To: "Terry Pacey" <>, birding aus <>
Subject: Terns
From: Brent Stephenson <>
Date: Tue, 27 Nov 2001 12:10:10 +1300
Hi Terry/Birding-ausers,

   2.  How can these "commic" terns be identified without being in the hand
(and maybe even then)?

In my experience, which is reasonably limited in NZ, but have seen both common and arctic in the UK, and both with Antarctic in South Africa, the two are seperable in the field. However, it is often the jizz and shape of the bird which gives it away. When standing Arctics have VERY short legs, so it looks like they are almost resting on the ground. Also the breast and belly of Arctics are usually very pronounced and give the bird a very rounded appearance at the front. If you were to sit them on their tail, they would have an 'ice-cream cone' shape (without the head - I am not suggesting you try this!). They are difficult though..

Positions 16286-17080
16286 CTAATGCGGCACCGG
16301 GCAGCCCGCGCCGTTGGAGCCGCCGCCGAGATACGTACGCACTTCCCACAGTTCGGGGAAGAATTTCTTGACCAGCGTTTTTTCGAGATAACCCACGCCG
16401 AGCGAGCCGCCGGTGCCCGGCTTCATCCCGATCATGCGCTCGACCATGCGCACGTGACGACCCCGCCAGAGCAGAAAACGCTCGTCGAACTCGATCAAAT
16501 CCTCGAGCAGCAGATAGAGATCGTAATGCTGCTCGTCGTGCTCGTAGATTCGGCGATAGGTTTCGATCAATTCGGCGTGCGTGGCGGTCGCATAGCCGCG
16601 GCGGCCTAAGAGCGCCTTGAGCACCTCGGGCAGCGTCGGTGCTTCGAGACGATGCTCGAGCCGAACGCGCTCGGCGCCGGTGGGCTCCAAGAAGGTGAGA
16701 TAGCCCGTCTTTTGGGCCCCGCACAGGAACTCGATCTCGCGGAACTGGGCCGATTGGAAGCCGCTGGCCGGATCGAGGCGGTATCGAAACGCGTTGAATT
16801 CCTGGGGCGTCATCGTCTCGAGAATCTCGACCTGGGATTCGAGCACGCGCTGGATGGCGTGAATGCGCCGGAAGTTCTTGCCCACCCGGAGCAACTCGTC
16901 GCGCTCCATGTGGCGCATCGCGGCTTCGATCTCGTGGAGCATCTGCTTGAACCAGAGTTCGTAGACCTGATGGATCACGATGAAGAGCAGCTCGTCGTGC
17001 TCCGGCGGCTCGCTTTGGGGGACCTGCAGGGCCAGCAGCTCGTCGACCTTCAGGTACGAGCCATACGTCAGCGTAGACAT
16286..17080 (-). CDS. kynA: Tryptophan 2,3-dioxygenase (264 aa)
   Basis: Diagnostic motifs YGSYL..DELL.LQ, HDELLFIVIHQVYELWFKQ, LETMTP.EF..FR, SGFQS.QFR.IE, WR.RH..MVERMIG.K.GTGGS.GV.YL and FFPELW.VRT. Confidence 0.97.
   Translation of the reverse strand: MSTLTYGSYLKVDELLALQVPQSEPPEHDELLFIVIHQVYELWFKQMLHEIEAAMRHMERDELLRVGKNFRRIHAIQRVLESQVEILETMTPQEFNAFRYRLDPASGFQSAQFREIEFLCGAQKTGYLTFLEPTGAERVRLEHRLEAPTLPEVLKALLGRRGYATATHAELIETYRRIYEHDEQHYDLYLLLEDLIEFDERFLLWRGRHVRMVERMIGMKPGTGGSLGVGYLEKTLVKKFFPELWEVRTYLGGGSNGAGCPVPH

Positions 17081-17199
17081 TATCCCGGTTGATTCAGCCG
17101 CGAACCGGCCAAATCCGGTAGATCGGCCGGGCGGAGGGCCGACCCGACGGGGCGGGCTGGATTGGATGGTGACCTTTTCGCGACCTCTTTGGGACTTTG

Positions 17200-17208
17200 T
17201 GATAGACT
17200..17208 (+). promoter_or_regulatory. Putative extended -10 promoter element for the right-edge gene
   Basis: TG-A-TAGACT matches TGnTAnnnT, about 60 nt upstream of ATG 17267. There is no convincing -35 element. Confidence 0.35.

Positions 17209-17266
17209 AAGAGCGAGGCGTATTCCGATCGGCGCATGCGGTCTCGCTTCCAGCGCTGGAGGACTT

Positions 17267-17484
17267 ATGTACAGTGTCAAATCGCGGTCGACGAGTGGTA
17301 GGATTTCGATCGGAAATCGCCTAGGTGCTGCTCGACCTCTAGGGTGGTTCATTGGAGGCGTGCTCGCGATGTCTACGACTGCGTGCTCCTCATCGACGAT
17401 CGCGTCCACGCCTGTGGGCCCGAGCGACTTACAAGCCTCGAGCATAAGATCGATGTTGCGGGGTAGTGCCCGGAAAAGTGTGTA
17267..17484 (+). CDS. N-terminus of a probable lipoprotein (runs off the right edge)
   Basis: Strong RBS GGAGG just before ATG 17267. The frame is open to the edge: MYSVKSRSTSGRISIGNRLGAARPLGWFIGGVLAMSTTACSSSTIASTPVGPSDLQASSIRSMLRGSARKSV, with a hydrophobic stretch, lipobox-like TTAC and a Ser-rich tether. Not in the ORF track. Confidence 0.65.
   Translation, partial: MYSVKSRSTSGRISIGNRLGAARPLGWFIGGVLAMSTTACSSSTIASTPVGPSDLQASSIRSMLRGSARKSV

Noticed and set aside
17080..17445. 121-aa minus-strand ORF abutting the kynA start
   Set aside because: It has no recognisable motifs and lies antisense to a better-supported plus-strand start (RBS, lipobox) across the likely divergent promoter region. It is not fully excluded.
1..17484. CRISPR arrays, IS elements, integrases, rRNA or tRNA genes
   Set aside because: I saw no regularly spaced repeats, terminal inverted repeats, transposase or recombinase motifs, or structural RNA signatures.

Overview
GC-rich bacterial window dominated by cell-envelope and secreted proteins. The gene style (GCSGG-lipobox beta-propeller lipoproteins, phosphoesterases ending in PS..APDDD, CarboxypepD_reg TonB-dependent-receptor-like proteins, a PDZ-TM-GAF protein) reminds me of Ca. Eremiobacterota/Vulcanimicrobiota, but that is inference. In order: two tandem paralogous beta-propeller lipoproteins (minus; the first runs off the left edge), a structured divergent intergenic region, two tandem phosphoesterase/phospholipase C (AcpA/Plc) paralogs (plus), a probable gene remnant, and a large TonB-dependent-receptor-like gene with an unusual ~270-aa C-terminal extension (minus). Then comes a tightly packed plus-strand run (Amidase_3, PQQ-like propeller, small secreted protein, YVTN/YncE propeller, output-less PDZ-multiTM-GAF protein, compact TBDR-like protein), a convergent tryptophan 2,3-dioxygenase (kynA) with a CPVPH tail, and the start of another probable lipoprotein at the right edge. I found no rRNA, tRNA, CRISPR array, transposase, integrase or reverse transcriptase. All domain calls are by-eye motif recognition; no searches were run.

In New Zealand, where there are few confirmed records of common tern, and even fewer of Arctic, the main problem is seperating common from the common white-fronted tern. Usually common terns start to 'tern' up around Dec/Jan when the white-fronteds are moulting out of their breeding plumage. Several of us over here in NZ feel it shouldn't be 'commic' tern but 'common/white-fronted tern'.

Hope this helps,

Brent Stephenson

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